Saturday, October 29, 2005

Playing the palace ...

Today, we visited the fantastic Bangalore Palace, said to be a replica of Windsor Castle. The castle -- complete with turrets -- was built by the Wodeyars, the maharajahs of Mysore, in the late 19th Century.

We took a tour of the interior. It was amazing. There are signs of former opulence and decay all around. Workmen were doing restoration work in various rooms, but in some places it looked like a losing battle.

The place is a mix of Western and Indian elements. There are skylights containing Belgian glass and rooms hung with oil paintings of Hindu gods. The maharanee's bedroom has beautiful Chinese wallpaper. Two small courtyards boast Mediterranean tiles and fountains. Sepia-tinted pictures of the Wodeyars from the days of the Raj line the walls of one of the courtyards. An entrance hall is dominated by a stuffed elephant's head hanging overhead.

To complete the cognitive dissonance, the palace grounds -- including the formal garden -- played host to an information technology fair. Very Bangalore.

Thursday, October 27, 2005

Floods ...

We have had days and days of rain. On Tuesday, it rained so long and so hard, we got flooding. Flooding and flood-related damage so bad that, according to news reports, at least 13 people died.

At my office, we sent all non-essential staff home. Some of the essentials spent the nght at hotels or guest houses.

I was lucky. The roads to and from work were pretty dry. So, no problem for me. But one of my co-workers had the most amazing mobile phone video of flooding in her area: floating cars and people wading waist-deep in water.

THIS was the monsoon I'd been expecting back in June and July. I'm told the rains are falling later this year than they have previously.

Friday, October 21, 2005

How does a monkey cross the road?

By using a power line. We saw a monkey scamper atop a power line to cross Airport Road this morning. He (she?) was followed by another monkey dangling upside down with a passenger: a baby monkey on her (his?) stomach.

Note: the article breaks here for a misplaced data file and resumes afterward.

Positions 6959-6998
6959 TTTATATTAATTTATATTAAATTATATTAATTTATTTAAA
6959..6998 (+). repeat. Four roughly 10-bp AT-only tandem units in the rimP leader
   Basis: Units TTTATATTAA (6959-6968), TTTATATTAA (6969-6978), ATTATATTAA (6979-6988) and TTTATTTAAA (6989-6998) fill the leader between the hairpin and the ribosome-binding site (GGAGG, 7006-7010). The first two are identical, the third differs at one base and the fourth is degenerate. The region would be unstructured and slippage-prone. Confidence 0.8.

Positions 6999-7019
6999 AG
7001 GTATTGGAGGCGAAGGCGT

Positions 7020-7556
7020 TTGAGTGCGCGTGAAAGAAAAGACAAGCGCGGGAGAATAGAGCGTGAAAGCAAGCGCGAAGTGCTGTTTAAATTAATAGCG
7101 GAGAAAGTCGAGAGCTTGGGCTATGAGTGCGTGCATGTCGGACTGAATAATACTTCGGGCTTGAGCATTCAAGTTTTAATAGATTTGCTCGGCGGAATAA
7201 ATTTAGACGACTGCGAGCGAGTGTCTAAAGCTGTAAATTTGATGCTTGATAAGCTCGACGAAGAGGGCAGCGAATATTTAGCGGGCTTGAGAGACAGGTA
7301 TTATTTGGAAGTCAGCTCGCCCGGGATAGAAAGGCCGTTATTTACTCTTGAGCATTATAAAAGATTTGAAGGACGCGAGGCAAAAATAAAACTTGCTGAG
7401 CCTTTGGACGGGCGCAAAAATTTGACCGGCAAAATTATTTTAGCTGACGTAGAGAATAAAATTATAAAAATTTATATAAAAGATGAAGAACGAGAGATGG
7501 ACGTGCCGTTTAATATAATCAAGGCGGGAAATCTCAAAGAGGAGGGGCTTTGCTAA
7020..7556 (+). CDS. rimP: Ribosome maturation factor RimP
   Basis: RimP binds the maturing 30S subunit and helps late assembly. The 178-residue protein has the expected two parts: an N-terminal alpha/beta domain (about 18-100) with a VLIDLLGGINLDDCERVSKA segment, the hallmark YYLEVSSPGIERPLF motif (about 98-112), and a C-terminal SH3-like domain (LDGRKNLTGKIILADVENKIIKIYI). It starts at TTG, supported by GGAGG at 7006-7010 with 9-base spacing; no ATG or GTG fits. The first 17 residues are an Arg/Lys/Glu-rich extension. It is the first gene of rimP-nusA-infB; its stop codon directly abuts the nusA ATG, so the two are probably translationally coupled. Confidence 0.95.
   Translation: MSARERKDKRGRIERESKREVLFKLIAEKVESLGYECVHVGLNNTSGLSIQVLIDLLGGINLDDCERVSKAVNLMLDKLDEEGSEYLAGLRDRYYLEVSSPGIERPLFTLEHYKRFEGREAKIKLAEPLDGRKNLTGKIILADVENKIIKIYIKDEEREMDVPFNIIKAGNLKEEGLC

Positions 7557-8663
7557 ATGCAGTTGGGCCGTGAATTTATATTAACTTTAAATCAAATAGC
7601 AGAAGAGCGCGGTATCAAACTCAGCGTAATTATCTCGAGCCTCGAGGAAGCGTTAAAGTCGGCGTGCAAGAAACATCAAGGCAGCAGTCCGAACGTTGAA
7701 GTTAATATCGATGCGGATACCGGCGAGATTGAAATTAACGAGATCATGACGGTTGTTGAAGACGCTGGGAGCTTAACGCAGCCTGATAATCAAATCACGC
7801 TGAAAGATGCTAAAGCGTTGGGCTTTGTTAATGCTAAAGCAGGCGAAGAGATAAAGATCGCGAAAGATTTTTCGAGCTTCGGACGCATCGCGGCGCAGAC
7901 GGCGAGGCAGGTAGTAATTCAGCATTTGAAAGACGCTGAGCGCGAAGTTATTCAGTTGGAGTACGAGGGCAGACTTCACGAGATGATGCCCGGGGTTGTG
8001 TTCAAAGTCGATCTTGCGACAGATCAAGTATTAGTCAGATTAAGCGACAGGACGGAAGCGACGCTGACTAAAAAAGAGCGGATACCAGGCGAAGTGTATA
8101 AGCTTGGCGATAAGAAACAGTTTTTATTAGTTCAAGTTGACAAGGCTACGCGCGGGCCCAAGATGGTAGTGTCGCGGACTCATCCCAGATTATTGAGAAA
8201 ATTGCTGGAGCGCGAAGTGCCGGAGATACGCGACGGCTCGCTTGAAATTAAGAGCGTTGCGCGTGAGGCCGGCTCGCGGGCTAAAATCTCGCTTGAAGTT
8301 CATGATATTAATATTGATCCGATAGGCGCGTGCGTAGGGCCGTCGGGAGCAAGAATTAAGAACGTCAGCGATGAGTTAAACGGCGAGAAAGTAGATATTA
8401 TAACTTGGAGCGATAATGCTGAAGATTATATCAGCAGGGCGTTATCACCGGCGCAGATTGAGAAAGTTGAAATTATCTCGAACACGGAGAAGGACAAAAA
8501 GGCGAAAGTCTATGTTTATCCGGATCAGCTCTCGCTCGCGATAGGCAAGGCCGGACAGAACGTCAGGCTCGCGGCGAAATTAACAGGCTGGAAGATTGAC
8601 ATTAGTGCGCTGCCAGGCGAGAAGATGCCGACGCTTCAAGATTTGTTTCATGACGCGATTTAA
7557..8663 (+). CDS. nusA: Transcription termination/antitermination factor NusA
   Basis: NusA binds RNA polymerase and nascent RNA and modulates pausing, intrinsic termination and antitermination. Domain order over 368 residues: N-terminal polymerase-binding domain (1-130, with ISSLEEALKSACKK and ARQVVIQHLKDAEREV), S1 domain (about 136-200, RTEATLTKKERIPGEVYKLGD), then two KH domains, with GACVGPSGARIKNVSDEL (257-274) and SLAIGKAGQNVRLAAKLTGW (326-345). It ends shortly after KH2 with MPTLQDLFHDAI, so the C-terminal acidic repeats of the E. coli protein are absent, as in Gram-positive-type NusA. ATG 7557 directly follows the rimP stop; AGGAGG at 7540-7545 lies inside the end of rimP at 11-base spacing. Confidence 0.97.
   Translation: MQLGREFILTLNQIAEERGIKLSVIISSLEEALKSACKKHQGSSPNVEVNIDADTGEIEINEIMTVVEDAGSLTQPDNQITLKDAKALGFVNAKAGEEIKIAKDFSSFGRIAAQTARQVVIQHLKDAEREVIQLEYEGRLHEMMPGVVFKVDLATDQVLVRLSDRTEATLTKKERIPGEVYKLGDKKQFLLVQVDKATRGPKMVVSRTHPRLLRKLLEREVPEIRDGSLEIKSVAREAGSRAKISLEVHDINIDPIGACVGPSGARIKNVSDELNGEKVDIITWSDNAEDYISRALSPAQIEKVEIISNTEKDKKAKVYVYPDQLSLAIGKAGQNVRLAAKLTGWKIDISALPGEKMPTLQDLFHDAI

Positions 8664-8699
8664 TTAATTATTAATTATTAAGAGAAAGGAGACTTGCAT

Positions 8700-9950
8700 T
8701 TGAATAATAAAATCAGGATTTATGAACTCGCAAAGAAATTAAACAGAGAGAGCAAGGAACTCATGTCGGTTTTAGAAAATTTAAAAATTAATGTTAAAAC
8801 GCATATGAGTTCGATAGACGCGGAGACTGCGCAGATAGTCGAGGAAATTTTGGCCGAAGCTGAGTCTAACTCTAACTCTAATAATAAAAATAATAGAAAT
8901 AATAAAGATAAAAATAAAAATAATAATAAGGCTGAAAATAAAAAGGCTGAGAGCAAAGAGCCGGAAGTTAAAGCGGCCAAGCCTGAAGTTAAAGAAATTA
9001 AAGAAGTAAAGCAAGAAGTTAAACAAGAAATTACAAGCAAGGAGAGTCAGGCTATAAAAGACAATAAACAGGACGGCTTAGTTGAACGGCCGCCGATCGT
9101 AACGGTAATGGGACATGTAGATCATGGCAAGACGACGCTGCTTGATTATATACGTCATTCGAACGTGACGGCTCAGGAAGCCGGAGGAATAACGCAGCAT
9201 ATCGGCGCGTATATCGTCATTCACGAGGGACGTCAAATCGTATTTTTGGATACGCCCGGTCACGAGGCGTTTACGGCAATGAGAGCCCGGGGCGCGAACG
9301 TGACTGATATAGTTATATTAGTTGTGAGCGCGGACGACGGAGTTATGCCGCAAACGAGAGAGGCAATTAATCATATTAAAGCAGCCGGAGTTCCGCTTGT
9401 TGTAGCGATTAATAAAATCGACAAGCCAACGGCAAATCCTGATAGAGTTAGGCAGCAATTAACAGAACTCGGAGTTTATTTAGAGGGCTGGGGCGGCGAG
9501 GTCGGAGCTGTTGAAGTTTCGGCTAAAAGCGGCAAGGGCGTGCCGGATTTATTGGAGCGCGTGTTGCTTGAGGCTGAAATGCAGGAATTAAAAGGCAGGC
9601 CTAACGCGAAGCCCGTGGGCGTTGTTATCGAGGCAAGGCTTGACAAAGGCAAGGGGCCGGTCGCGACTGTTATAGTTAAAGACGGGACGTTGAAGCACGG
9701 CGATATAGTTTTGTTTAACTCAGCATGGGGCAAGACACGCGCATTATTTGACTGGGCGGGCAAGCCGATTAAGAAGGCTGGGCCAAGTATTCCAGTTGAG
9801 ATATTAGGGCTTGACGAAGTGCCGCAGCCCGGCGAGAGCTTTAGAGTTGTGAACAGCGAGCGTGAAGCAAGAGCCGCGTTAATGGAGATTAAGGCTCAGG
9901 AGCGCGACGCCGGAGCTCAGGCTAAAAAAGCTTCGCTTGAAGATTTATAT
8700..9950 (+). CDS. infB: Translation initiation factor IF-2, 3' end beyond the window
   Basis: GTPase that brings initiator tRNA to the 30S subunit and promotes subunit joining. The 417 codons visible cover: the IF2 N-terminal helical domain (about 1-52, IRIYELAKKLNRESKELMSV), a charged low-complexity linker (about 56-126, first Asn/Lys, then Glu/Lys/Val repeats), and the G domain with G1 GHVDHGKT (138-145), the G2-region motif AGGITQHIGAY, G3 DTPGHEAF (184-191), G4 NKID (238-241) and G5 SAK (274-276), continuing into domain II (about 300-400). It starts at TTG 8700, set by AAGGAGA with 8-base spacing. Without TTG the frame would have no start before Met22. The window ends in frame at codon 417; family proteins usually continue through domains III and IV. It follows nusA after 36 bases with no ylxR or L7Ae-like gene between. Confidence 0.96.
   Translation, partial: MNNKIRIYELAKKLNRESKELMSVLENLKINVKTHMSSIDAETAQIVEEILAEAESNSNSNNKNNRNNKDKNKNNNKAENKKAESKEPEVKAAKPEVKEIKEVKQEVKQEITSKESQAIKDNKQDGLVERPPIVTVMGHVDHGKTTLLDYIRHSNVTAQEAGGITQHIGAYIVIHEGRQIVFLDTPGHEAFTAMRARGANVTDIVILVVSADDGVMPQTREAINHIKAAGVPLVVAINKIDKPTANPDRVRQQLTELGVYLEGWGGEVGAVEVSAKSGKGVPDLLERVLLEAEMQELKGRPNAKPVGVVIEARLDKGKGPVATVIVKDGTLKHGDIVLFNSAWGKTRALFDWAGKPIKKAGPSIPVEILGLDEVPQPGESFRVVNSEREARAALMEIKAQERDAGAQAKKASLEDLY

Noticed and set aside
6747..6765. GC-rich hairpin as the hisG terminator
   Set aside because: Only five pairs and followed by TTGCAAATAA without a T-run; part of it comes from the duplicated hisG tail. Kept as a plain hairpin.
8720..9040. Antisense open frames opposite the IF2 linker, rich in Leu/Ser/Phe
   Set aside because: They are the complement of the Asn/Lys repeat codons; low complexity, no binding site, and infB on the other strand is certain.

As Peter Gabriel once sang, "Don't you know you've got to shock the monkey?"

Tuesday, October 11, 2005


Today is Vijayadashami, the culmination of a 10-day Hindu festival called Dassehra.

The festival's name is also spelled Dasara and Dussera, and is also called Navaratri. In southern India, the festival commemorates the victory of the Goddess Durga over the demon Mahishasura near Mysore (For more details, see Wikipedia's entry).

On the eve of the day, we held a ceremony -- called puja -- at my office. An ad hoc mini-temple was set up in the lobby. Bedecked with flowers, it contained a picture depicting Ganesha and two other gods. A friend from New York said the temple's canopy reminded her of the canopy, or chuppah, erected for Jewish weddings.

On the floor were chalk inscriptions.

As at other Hindu temples, a priest came round with a tray with a flame on it. You put your hand over the flame, touch your warm hand to your forehead and then put a dot of colored powder on your forehead. You leave a little money on the tray (like collection in church).

I'm sure this ceremony is commonplace in many offices in India. But it was a first for me. And very special.

On the streets going home, I noticed that some cars had plants tied to their front bumpers (Readers: what does this signify?).

Vijayadashami is also a work holiday in southern India. So, I'm taking the day off.

Happy Dassehra


A reader says my "Star Trek" posting was wrong in saying that "firangi" referred to white people and says it refers to foreigners in general (my information came from an Indian co-worker). So, I've taken that bit out for now.

I've also deleted the post about drinking Taj Mahal tea, which even my wife didn't like (overbrewed? :-) )

Monday, October 03, 2005

We traveled north to see the glorious Taj Mahal this past weekend. I'm on the left. Jay is in the middle and Diane is on the right. Posted by Picasa